The Supreme Court of the United States could hand down a decision in the Masterpiece Cakeshop case any day now, addressing the tension between state law interpreted by the Colorado Civil Rights Commission, and what baker Jack Phillips sees as an infringement of his First Amendment free speech rights. He refused to bake a wedding cake for a gay couple based on his religious beliefs.
Justice Anthony Kennedy exemplifies that tension seen at the heart of the case. New York Times reporter Adam Liptak has described Kennedy, "at once the court's most prominent defender of gay rights and its most committed supporter of free speech." His vote will also likely swing the decision in either direction.
Liptak talked to Colorado Matters about Kennedy's emblematic position on the court, as well how Colorado's own Justice Neil Gorsuch has influenced SCOTUS so far.
In oral arguments, Kennedy was assertive in his concern for the impact the decision would have on the LGBT community.
"If you prevail, could the bakery put a sign in its window, 'We do not make cakes for gay weddings,'" Kennedy asked the counsel representing Masterpiece Cakeshop. "And you would not posit that an affront to the gay community?"
This isn't out of character for the long-time justice, Liptak said. Kennedy has written the pro-LGBT opinions and dissents for all four of the landmark gay rights cases heard by the Supreme Court: Lawrence v. Texas in 2003, United States v. Windsor and Hollingsworth v. Perry in 2013 and Obergefell v. Hodges in 2015.
"There’s no greater judicial champion of gay rights than Kennedy," Liptak said.
But you can see Kennedy's equal dedication to free speech in his opinion for the Citizens United case.
"He's going to be tugged in different directions," Liptak said. "He is the vote you know you're going to get in every free speech case."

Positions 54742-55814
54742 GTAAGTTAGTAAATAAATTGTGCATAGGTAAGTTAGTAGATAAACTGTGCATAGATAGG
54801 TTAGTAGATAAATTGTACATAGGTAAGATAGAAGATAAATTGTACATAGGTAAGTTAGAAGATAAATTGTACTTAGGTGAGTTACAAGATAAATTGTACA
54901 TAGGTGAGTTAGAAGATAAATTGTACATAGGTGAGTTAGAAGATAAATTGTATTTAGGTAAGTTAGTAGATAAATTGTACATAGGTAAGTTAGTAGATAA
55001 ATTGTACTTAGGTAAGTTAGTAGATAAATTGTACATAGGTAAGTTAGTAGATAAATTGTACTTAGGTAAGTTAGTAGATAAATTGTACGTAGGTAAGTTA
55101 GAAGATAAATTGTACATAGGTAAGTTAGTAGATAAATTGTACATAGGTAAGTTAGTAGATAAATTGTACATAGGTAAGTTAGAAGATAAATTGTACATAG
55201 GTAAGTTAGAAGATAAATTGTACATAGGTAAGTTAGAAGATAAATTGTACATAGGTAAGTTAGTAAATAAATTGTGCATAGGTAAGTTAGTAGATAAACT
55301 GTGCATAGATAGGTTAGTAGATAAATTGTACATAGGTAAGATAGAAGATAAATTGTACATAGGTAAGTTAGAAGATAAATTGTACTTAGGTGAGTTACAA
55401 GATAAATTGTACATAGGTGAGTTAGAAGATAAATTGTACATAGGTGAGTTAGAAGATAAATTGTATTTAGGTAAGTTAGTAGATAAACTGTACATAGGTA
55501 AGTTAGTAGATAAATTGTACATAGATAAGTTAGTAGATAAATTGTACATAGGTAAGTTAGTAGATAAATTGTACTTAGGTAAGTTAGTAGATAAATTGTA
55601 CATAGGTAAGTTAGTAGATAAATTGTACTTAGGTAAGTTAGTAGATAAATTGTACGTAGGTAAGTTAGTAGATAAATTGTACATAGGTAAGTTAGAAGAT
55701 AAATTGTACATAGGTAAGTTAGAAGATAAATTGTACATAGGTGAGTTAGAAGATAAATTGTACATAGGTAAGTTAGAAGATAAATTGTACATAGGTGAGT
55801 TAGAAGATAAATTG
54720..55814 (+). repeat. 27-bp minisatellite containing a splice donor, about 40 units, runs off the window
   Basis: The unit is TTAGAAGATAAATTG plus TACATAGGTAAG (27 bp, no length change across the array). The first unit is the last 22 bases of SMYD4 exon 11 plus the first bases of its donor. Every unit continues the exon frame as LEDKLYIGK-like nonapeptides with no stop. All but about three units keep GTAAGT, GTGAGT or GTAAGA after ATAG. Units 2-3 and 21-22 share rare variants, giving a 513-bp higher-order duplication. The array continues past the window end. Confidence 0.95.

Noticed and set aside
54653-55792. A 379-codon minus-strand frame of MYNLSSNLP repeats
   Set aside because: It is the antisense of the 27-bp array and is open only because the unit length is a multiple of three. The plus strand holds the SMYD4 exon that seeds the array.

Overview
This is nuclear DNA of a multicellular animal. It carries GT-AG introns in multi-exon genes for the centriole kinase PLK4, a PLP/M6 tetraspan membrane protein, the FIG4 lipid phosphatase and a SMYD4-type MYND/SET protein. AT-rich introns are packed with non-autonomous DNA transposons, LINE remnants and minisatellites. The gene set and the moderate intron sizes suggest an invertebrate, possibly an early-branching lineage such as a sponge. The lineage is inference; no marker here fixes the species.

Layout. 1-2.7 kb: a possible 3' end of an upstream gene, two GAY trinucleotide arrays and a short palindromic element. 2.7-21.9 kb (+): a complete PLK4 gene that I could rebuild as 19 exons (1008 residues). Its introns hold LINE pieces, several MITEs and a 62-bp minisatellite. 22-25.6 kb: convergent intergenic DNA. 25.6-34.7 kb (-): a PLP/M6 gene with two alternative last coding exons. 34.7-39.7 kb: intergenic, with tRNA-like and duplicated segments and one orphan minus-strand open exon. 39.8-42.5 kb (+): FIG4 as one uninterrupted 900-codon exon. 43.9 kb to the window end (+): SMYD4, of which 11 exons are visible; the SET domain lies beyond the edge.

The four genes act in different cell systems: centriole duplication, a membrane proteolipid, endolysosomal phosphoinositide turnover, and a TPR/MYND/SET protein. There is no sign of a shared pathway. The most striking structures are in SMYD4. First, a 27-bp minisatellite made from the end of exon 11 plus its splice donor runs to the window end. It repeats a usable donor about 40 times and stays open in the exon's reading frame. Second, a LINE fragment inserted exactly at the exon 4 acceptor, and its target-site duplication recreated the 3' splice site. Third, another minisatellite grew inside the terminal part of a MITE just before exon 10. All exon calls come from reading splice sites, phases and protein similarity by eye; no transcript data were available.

The justice was equally vocal in oral arguments about his frustration with the Civil Rights Commission's treatment of baker Jack Phillips.
"Tolerance is essential in a free society. And tolerance is most meaningful when it's mutual. It seems to me the state in its position here has been neither tolerant nor respectful of Mr. Phillips' religious beliefs," Kennedy told the counsel for the Civil Rights Commission.
If Kennedy believes strongly enough that the commission didn't give Phillips a fair shot, Liptak says there's a slim chance the justice could vote to send the case back to a lower court. But it's far more likely Kennedy will choose a side.
"If I had to bet -- but this is really a 55-45 kind of bet, it's really close," Liptak said."I think probably the couple wins."
The Supreme Court agreed to hear the Masterpiece case last June. The suit's now six-year history began when David Mullins and Charlie Craig filed a complaint with the Civil Rights Commission after Phillips said he wouldn't make a cake for their 2012 wedding because it went against his religious beliefs. The commission found that Phillips violated the state's state law public accommodation law, and the Colorado Court of Appeals upheld the decision.